Home - Volume 2 (2007) - Issue 2 (Spring '07) - Pearce Modular Grips Review

Pearce Modular Grips

By Harwood Loomis ()

When John visited me after the S.H.O.T. show, he arrived with a suitcase full of "stuff," including samples of several accessories. Sadly, he wasn't able to bring me any sample 1911s, but he did have a pair of "Modular" grip panels, produced by Pearce Grip, Inc., of Fort Worth, Texas. He left them with me for evaluation.

The package includes a pair of black rubber grip panels molded in a traditional double diamond checkered pattern, combined with a third piece that has a finger-groove front strap cover attached to thin, flat rubber side panels that can fit under the Pearce -- or any other - grip panels to add a graspable front strap without the need to alter the pistol or give up your favorite grips. The grip panels themselves can be used with or without the front strap attachment. The combination offers a tremendous degree of flexibility in configuring a pistol to the owner's personal preferences.

When used by themselves, the Pearce grip panels are a thin grip, but remain thick enough at the screw locations that it is not necessary to install thin grip screw bushings. Between the screw locations, the grip panels thin slightly, forming a profile that when viewed from the rear of the pistol might be termed "wasp waisted." The effect is not severe, and viewed from the side would probably never be noticed, but it makes the pistol a bit easier to hold for shooters with small hands.

The thin profile really comes into its own, however, when the Pearce grip panels are combined with the finger-groove front strap. Overall, the result is similar to a Pachmayr or Hogue wrap-around grip and is extremely comfortable to hold onto and to shoot. Aesthetically, I am not a big fan of rubber, wrap-round grips for "show" pistols (those that are more for drooling over than for serious shooting), but there's no question that a comfortable grip providing a secure hold on the pistol is a must-have for self-defense or serious competition use. For the most part, however, wrap-around rubber grips have been ugly, expensive - or both. The Pearce Modular Grips change all that.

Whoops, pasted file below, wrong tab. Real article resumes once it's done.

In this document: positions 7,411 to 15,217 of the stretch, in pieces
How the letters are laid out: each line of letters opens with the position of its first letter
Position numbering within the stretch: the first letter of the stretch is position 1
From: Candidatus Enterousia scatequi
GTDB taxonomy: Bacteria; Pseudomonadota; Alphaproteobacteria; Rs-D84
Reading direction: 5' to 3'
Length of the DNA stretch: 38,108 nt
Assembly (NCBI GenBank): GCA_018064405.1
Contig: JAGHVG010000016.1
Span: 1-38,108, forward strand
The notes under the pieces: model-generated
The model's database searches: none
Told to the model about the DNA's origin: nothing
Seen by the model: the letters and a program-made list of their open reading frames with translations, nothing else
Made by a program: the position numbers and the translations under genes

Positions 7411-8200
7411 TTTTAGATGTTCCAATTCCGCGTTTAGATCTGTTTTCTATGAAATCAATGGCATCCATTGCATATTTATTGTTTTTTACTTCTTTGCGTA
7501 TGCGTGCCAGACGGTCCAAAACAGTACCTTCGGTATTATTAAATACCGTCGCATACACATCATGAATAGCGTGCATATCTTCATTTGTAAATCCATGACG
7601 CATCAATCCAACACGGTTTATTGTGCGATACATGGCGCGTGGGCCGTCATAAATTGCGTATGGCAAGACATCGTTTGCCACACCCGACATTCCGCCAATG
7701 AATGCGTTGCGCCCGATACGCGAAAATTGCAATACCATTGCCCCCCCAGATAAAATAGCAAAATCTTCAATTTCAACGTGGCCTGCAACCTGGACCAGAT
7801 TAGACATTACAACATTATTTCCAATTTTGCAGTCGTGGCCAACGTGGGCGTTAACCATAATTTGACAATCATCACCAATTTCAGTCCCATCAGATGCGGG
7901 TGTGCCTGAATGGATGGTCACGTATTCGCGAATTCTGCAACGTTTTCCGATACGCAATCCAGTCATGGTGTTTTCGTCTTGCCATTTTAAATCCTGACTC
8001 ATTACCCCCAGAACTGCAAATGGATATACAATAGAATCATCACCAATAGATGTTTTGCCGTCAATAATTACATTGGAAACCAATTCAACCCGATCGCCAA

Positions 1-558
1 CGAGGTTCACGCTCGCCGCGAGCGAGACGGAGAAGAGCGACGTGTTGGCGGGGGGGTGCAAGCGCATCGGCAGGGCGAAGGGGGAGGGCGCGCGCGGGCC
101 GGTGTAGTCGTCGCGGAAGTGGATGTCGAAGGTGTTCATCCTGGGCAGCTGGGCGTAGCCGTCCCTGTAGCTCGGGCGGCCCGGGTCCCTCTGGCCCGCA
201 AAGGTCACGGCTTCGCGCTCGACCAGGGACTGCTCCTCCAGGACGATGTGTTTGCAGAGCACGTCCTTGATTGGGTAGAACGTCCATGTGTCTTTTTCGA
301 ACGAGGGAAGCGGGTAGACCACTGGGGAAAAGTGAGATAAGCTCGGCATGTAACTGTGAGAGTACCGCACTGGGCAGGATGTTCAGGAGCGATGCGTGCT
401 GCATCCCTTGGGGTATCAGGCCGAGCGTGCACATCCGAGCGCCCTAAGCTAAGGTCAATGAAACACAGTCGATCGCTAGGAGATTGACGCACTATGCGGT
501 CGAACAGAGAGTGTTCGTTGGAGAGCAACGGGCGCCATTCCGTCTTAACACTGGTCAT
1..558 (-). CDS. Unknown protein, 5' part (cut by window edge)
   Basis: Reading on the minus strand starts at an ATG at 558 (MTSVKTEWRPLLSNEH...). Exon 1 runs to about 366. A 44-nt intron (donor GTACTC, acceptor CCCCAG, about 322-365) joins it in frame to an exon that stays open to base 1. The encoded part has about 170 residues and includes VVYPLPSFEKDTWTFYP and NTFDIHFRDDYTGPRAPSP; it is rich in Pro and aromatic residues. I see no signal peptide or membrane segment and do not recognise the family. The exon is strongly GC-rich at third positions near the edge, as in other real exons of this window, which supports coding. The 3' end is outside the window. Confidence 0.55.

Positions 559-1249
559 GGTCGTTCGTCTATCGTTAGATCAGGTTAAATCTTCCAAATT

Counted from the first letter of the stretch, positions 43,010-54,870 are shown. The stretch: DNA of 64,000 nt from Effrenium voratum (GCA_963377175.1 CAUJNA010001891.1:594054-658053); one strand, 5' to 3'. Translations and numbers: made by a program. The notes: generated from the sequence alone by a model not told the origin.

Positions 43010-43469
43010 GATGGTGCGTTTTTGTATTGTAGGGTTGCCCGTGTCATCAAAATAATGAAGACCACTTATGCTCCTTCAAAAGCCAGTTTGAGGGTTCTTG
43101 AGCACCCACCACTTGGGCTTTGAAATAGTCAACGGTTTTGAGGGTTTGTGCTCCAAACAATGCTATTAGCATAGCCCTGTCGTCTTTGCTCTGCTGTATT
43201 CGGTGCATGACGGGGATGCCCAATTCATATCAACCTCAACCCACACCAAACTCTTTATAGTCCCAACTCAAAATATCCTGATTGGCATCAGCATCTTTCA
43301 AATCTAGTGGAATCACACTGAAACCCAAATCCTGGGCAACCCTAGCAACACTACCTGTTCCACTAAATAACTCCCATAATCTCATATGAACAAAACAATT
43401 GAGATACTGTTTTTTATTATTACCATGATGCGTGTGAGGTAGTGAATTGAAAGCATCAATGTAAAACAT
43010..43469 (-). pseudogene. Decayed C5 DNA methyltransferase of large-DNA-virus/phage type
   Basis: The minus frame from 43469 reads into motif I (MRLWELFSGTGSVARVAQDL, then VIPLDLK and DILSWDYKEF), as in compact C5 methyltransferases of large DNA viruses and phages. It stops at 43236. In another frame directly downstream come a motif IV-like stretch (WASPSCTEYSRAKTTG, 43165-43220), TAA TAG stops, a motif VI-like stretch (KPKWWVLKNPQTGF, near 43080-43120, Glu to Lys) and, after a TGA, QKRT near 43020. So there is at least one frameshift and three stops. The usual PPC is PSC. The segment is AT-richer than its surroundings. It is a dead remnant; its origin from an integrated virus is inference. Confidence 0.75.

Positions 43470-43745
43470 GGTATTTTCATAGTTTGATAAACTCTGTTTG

I am one of those die-hard M1911 fans who finds the traditional double-diamond grip design to be the best choice for a 1911 pistol. Used alone, the Pearce grip panels replicate that appearance perfectly, with well-executed (albeit molded) checkering and with the diamonds perfectly laid out around the screw holes. Used in conjunction with the Pearce front strap , the 1911 owner attains a traditional look with the enhanced graspability of rubber grip panels and a finger-groove front strap. It's a combination that's hard to beat.

But wait ... there's more. Because the rubber front strap is a separate piece, it can also be used with any standard 1911 grip panel. There is a small "step" between the finger-groove front strap and the flat panels that fit under the grips, to accommodate the thickness of the edge of grip panels. This allows virtually any standard 1911 grip panel to be used with the front strap and provide a smooth transition. We tried the front strap with a pair of fancy wood grip panels that were living on a Colt Combat Commander. The fit was flawless, and the effect transforms the pistol. It looked good before, but the finger-groove front strap would make a world of difference if the pistol were carried daily for serious duty.

Here is a close up of the Pearce front strap with the Colt grip panels:


The Pearce Modular Grips are an excellent concept and appear to be well-made and well-executed. We have not had them long enough to report on long-term wear, however. The set is available for both Government and Officers size receivers. And either the grip panels or the front strap may also be purchased individually rather than buying the complete assembly.

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Pearce Grip, Inc.
PO Box 40367
Fort Worth, TX 76140

Phone: 800-390-9420

E-Mail: info@pearcegrip.com
Web site: http://www.pearcegrip.com//

Home - Volume 2 (2007) - Issue 2 (Spring '07) - Pearce Modular Grips Review